We're still at 11,000 on the Nasdaq.
We punched over it a bit yesterday and we're into our second round of shorts on the Nasdaq (/NQ) Futures now and you can still catch them crossing the 11,000 line with tight stops above, which is a more conservative way to play. We scaled back in overnight, taking advantage of the spike up to end up with 3 short at 11,048 average so 11,000 is now our stop line to lock in the net $1,000 per contract gains (there were some losses that are offset).
The Russell (/RTY) is below 1,500 so, as long as that stays below, it's still good to short /NQ and the Dow (/YM) failed 26,600 and the S&P (/ES) failed 3,300 again and we're probably on the way back to 3,150, which is the Must Hold Line on our Big Chart and also now the 50 dma(ish). Our tracking chart for the S&P is more conservative as we don't think this bull run will last so the Must Hold line on the SPX is still 2,850 and thats' a solid 15% drop from where we are now:
Our hedges in the Short-Term Portfolio are holding up well and the portfolio itself is up 373% for the year as the STP loves volatility – and we've had plenty of that. Although it's early in the month, not much is happening today so it's a good time to go over our hedges and see if there's anything we should adjust (there wasn't last time). We haven't touched the positions since July 14th (3 weeks) other than adding the short INTC puts but, since then, the Long-Term Portfolio (LTP) has gained $75,000 AND the Short-Term Portfolio (STP) is up $70,000 too – not bad for leaving things alone!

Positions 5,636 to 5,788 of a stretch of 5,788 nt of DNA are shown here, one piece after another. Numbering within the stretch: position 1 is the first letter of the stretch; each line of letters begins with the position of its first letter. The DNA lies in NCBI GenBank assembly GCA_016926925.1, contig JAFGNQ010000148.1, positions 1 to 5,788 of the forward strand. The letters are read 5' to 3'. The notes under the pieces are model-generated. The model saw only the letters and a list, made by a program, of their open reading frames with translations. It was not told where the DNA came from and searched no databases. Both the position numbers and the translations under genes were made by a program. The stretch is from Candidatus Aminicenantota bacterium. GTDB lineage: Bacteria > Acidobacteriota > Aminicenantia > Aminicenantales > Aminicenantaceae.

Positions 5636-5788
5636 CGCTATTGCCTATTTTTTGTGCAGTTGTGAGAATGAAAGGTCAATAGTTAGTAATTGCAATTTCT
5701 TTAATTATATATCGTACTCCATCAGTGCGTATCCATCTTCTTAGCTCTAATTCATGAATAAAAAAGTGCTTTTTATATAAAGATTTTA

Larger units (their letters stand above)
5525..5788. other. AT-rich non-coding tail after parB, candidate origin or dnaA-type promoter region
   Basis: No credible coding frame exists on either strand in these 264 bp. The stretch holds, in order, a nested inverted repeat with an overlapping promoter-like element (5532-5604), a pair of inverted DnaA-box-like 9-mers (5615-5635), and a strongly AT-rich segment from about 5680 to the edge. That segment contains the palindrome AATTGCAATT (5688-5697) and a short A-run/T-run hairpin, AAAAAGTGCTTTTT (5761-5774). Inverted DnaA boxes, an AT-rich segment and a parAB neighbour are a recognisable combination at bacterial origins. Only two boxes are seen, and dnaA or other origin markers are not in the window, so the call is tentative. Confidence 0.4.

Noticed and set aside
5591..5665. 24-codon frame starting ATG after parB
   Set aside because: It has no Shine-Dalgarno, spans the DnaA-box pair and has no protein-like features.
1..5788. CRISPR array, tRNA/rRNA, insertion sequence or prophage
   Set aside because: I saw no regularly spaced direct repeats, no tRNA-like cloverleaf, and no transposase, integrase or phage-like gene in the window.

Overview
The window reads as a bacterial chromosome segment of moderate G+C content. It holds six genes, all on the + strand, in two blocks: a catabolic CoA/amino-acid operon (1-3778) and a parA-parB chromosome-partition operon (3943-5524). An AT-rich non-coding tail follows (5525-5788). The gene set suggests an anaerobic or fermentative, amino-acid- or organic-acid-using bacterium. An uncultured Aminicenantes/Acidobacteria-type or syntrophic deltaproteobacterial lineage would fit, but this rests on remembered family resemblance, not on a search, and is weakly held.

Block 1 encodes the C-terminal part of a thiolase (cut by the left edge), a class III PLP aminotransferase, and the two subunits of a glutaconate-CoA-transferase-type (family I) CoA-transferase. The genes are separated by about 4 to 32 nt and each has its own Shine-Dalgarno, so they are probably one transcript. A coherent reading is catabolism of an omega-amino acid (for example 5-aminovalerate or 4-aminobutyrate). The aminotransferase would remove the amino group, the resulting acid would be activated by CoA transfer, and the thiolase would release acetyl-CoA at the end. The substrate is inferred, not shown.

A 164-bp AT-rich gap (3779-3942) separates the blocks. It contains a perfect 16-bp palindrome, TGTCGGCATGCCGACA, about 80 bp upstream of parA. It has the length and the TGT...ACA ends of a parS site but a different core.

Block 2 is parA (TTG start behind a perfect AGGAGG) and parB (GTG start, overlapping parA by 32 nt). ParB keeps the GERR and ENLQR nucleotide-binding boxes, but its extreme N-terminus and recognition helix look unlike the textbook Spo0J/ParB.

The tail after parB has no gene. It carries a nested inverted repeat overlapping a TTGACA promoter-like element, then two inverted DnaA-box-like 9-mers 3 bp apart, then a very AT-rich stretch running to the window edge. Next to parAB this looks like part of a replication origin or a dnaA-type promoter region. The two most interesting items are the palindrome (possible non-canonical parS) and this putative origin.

- CANE – I thought sugar consumption may go up during a pandemic and so far, so good and we're well over our very conservative target. Keep in mind that we sold the Oct $5 puts for 0.75 so our net entry is $4.25 and we make 0.75 (17.6% against risk) if CANE is simply above $5 after 8 months – that's a nice rate of return! And, of course, Sugar isn't going to be free so the risk isn't actually $4.25, is it?
- That's something a lot of trade technicians fail to consider as they tend to ignore the Fundamentals of a position. When you buy a house for $500,000, you don't consider your risk to be that it will go to zero, right? If that were the case, you would never buy a house, nor would the bank lend you money for it. You need to understand the real value of an investment in order to understand the real risks of owning it. That way, when you see these great options deals – it becomes very obvious that you should jump on them.
AAPL – Speadking of obvious. Here we collected $7,000 in exchange for promising to buy 700 shares of AAPL for net $150 ($105,000). Again, notice when sold the puts – March 11th. Apple wasn't done going down but we didn't know that but we did KNOW that we would certainly love to buy 700 shares for $150 and keep it forever and ever – even if the virus did destroy the World.
INTC – We just took advantage of these and they are still down, so good for a new trade with a net $41.50 entry.